07 August 2014

Fourth Amendment and Participatory Privacy

'Two More Ways Not to Think About Privacy and the Fourth Amendment' by David Alan Sklansky in (forthcoming) University of Chicago Law Review
challenges two increasingly common ideas about privacy and the Fourth Amendment. The first is that any protections needed against government infringements of privacy in the Information Age are best developed outside of the courts and outside of constitutional law. The second is that the various puzzles encountered when thinking about privacy and the Fourth Amendment can be solved or circumvented through some kind of invocation of the past: either a focus on the text of the Fourth Amendment, or the study of its history, or an effort to preserve the amount privacy that used to exist, either when the Fourth Amendment was adopted or at some later point.
'The Surveillance-Innovation Complex: The Irony of the Participatory Turn' by Julie E. Cohen in Darin Barney, Gabriella Coleman, Christine Ross, Jonathan Sterne and Tamar Tembeck (eds), The Participatory Condition (University of Minnesota Press, 2015, Forthcoming) comments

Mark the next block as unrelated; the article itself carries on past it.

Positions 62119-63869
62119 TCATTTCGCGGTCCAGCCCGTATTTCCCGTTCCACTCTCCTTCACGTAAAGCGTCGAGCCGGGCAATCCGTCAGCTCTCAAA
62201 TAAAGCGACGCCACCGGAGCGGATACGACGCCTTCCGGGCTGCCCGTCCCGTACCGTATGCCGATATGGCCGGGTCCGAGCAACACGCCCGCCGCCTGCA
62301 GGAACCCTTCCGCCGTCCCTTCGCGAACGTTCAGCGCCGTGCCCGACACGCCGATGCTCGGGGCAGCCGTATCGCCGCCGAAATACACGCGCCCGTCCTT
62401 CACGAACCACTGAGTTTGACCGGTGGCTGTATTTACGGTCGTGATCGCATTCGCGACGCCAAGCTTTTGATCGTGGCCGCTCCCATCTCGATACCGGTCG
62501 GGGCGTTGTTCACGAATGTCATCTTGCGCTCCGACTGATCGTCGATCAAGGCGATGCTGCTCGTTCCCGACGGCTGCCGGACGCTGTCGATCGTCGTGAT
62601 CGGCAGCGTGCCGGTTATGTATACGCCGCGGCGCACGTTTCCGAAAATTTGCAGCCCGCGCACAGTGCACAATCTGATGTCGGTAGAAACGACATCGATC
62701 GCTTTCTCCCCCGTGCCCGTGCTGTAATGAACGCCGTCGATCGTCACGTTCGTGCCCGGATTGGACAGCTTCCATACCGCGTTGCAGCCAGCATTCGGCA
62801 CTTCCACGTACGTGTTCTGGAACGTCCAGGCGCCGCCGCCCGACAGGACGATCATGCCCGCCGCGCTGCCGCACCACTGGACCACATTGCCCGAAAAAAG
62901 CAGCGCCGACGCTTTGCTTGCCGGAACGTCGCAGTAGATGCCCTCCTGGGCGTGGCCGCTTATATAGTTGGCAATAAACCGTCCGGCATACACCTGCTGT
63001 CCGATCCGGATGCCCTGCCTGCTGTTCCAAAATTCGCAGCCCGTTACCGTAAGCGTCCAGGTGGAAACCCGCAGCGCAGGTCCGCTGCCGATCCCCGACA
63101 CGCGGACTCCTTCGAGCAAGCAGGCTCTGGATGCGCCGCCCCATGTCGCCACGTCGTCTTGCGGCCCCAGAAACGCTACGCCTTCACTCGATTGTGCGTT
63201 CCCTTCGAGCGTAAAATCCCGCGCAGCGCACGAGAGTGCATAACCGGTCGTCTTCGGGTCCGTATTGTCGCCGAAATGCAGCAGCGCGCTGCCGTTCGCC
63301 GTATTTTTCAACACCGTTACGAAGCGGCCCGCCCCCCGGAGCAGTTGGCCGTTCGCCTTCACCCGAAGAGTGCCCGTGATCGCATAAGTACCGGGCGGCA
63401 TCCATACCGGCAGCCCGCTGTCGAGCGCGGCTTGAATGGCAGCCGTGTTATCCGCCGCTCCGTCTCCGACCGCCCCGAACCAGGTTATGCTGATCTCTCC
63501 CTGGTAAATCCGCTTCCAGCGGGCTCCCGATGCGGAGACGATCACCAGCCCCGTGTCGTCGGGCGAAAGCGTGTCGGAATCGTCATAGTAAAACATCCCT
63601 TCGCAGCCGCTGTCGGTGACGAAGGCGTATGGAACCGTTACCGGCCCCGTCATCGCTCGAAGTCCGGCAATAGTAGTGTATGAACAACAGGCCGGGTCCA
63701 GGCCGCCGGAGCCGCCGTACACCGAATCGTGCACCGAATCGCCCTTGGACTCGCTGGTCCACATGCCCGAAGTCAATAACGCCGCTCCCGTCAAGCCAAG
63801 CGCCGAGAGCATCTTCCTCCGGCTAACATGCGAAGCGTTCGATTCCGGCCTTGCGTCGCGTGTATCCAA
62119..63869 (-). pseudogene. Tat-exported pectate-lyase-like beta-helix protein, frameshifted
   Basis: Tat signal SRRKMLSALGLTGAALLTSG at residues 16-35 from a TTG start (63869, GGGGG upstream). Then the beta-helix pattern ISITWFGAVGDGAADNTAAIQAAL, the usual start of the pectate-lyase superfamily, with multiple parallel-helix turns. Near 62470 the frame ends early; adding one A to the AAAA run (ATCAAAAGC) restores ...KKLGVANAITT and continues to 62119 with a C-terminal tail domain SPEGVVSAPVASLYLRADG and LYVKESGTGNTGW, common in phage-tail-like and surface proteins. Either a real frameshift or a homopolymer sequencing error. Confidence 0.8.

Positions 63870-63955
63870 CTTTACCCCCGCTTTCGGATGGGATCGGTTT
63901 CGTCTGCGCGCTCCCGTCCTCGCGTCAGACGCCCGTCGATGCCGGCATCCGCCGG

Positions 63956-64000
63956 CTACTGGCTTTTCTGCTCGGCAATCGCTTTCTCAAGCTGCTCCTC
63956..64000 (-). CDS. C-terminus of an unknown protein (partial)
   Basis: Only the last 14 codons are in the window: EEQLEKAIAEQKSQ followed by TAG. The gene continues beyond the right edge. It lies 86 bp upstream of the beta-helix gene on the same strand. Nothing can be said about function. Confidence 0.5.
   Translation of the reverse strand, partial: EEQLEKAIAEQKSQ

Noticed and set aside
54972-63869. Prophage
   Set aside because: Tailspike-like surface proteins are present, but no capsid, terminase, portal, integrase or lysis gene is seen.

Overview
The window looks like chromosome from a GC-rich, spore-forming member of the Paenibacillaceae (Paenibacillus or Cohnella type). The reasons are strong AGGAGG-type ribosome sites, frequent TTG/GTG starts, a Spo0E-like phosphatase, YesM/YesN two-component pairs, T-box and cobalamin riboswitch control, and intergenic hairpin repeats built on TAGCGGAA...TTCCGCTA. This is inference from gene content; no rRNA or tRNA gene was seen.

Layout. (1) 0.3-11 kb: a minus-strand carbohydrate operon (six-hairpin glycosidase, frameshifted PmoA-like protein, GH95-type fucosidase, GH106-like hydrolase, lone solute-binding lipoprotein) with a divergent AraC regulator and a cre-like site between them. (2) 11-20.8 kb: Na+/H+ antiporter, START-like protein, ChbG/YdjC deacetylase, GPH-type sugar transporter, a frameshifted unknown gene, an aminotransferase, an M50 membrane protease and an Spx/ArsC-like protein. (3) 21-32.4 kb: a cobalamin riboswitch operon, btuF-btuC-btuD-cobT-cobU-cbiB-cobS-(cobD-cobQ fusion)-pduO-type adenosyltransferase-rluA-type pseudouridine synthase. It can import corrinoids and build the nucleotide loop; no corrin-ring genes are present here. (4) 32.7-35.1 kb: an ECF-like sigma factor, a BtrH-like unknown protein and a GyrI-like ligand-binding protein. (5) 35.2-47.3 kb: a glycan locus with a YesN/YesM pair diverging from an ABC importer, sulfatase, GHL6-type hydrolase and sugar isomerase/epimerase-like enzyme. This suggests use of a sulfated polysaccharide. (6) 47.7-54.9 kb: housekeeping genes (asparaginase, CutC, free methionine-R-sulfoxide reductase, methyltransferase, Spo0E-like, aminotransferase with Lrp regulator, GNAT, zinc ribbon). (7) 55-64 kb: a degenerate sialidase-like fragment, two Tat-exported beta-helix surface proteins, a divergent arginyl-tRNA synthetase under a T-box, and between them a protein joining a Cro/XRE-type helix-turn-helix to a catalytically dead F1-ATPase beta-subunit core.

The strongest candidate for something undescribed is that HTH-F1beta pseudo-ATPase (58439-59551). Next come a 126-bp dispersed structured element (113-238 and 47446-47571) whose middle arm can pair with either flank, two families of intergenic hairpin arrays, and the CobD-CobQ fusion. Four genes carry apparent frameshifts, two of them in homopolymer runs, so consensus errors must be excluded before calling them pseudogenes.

Over the last several decades, surveillance has become increasingly privatized and commercialized and increasingly participatory. This shift has challenged established habits of conceptualizing surveillance as discipline and control. Surveillance theorists have responded by turning to theories of networked flow, mass-mediated commodification, and performance to help explain the social, political, and psychological effects of surveillance. This chapter steps into that discussion, arguing that the effects of the participatory turn in surveillance are even more fundamental, and concern the extent to which we understand surveillance as itself subject to regulation. The rhetorics of participation and innovation that characterize the participatory turn work to position surveillance as an activity exempted from legal and social control. The resulting model of surveillance is light, politically nimble, and relatively impervious to regulatory constraint. Commentators have long noted the existence of a surveillance-industrial complex: a symbiotic relationship between state surveillance and private-sector producers of surveillance technologies. The emerging surveillance-innovation complex represents a new, politically opportunistic phase of this symbiosis, one that casts surveillance in an unambiguously progressive light and repositions it as a modality of economic growth.